The two general areas where energy alternatives to fossil fuels usually do calculate to be improvements are: 1. reduction of energy demand through stabilization or reduction of population and development size and through passive measures such as white roofs (where cooling of buildings dominates) or dark roofs (where heating of buildings dominates), better building orientation, insulation, etc.; and 2. implementation of modern distributed (aka dispersed) energy-generating and storing systems (especially on buildings and other hardscaped areas) in the places where energy is used, thus eliminating most of the need for additional environmental destruction, new infrastructure, and the huge amount of electricity lost in long-distance transmission lines, among other advantages. There are, of course, myriad complications in the sort of generalizations I'm making here, especially when one gets down to the details of localities.

Because our county and most local city governments are so clueless as to what is truly sustainable and what can be done to work in the direction of genuine sustainability, given what capabilities we already have, and because of the long history of local politicians greenwashing good-sounding efforts on one hand while making those same corporation-serving efforts destructive in the real world on the other, I'm not about to roll for any program in any urban area that is not thoroughly justified with facts and no-wiggle-room governing requirements. If such things are available for PCE, we certainly have not seen it in the materials provided to us so far. Sorry, I'm a skeptic and not about to have faith in anything based on semantics. And I don't approve of any efforts just because they are less bad and do no more than slow the pace at which some condition is getting worse.

To Carl May: If you are getting Eco Plus from Peninsula Clean Energy, you are paying 5% less for electrical generation (including the PCIA charge) than you would with PG&E. (I'm on the board of PCE.) That's how our rates are set. It can be hard to sort this out, because the accounting is made difficult by PG&E's presentation on the bill. Call 866-966-0110 or visit http://www.peninsulacleanenergy.com/ for help in deciphering the savings.

And by the way, you're getting 50% renewable and 80% greenhouse gas-free power.

Regarding concrete, I agree totally. It's environmentally very costly, from mining the materials, to the energy consumption in manufacturing, to its ultimate use.

We are paying more with PCE than we were paying with PG&E. Same is true for some other people down here on the midcoast. And the renewable energy is not necessarily "clean" because it can come from landscape-destroying commercial wind and solar projects rather than much more sensible distributed sources.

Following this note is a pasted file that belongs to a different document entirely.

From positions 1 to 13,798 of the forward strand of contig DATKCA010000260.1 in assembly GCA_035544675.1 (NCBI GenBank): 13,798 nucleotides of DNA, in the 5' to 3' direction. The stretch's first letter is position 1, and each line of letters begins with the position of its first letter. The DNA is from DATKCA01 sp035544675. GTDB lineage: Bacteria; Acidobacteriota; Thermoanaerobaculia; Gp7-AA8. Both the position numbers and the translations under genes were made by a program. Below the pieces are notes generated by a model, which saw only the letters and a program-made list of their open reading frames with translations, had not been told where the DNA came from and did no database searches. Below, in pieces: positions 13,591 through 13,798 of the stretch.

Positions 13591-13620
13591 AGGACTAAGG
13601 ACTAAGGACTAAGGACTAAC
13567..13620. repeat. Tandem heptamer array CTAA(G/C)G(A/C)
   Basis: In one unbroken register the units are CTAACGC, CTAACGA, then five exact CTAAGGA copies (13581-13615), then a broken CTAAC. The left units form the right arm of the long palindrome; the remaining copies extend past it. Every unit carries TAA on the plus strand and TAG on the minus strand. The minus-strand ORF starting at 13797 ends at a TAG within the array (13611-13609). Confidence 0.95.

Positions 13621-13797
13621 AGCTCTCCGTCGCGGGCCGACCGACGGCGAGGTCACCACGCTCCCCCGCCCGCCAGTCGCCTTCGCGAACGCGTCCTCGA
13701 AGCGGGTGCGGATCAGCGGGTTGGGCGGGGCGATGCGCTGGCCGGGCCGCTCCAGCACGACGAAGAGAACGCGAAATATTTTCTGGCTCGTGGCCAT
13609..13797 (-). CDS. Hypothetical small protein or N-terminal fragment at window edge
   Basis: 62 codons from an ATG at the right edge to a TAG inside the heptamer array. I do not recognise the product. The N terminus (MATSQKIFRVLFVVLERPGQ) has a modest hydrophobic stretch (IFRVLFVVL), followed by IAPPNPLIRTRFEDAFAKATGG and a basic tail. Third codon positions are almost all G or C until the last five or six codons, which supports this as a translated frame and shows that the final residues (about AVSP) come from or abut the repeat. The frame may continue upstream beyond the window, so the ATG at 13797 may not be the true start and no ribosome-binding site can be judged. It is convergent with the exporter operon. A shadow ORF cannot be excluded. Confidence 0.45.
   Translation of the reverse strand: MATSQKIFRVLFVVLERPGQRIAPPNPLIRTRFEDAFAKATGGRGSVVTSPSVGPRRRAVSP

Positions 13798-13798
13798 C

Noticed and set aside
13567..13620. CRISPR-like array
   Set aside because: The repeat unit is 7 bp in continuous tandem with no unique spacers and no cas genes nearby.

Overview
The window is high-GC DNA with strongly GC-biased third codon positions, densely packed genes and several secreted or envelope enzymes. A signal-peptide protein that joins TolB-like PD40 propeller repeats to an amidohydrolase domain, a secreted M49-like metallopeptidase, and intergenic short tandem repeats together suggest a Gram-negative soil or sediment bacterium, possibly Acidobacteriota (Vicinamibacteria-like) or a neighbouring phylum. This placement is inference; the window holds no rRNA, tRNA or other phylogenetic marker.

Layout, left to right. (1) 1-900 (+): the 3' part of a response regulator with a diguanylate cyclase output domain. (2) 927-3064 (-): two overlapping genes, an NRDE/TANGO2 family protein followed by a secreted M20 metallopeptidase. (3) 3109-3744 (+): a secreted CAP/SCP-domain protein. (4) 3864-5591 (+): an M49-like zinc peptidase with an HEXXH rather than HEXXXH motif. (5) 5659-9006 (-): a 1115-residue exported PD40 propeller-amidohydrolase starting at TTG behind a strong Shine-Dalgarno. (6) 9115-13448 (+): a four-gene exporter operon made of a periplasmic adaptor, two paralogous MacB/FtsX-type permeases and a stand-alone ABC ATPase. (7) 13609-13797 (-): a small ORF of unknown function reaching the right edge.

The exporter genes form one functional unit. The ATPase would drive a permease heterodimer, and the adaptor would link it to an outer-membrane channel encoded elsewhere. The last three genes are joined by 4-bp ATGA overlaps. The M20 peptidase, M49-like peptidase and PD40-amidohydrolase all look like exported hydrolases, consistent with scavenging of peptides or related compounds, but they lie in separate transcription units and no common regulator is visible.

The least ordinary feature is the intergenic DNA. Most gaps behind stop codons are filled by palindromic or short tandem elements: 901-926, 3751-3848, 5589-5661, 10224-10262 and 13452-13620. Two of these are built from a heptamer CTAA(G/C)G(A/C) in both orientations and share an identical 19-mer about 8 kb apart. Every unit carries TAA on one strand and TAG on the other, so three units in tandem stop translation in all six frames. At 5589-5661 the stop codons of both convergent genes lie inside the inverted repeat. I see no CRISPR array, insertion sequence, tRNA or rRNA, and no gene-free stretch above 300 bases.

By the way, concrete is a huge environmental negative in the U.S. The extraction of sand and rock and the crushing of rock for use in concrete tear up the countryside -- often sand dunes and riverbeds -- and involve high energy inputs in the extraction, processing, and transport of the materials. Even worse is the cement component, which also screws up the landscape, requires enormous amounts of energy to process (especially the heating of rock in huge kilns), and produces pollution in the form of emissions from the processing plants and toxic waste products from the kilns. I have heard estimates as high as 3 percent of all the energy use in the U.S. going into concrete production.

Amazing what a huge success Peninsula Clean Energy has been. So much great behind-the-scenes work helping us make the transition to a fossil-free future. We chose the 100% renewal option. Not much money to be part of the solution to one of the world's most pressing problems!

Excellent news on Peninsula Clean Energy. Pacifica could become a "climate change model city" for California. Mandate solar panels and graywater on all new construction, use our wind somehow to generate energy, underground all PG&E wires to greatly lessen the risk of fire (this should be paid for by counties/states, not homeowners), insist builders build climate change safe structures. I suggest concrete monolithic dome homes and commercial buildings, as they are most resistant to high winds, earthquakes, and fires. We also need to get more fresh water and food self-reliant. Vertical farms? And we must prepare for heat waves and locate a place in town to retrofit with air conditioning to protect vulnerable citizens during extreme-heat days. And we need a medical clinic in town. Climate change is happening faster than expected and it's going to be worse than we imagine. It's only a matter of time before we feel the effects here.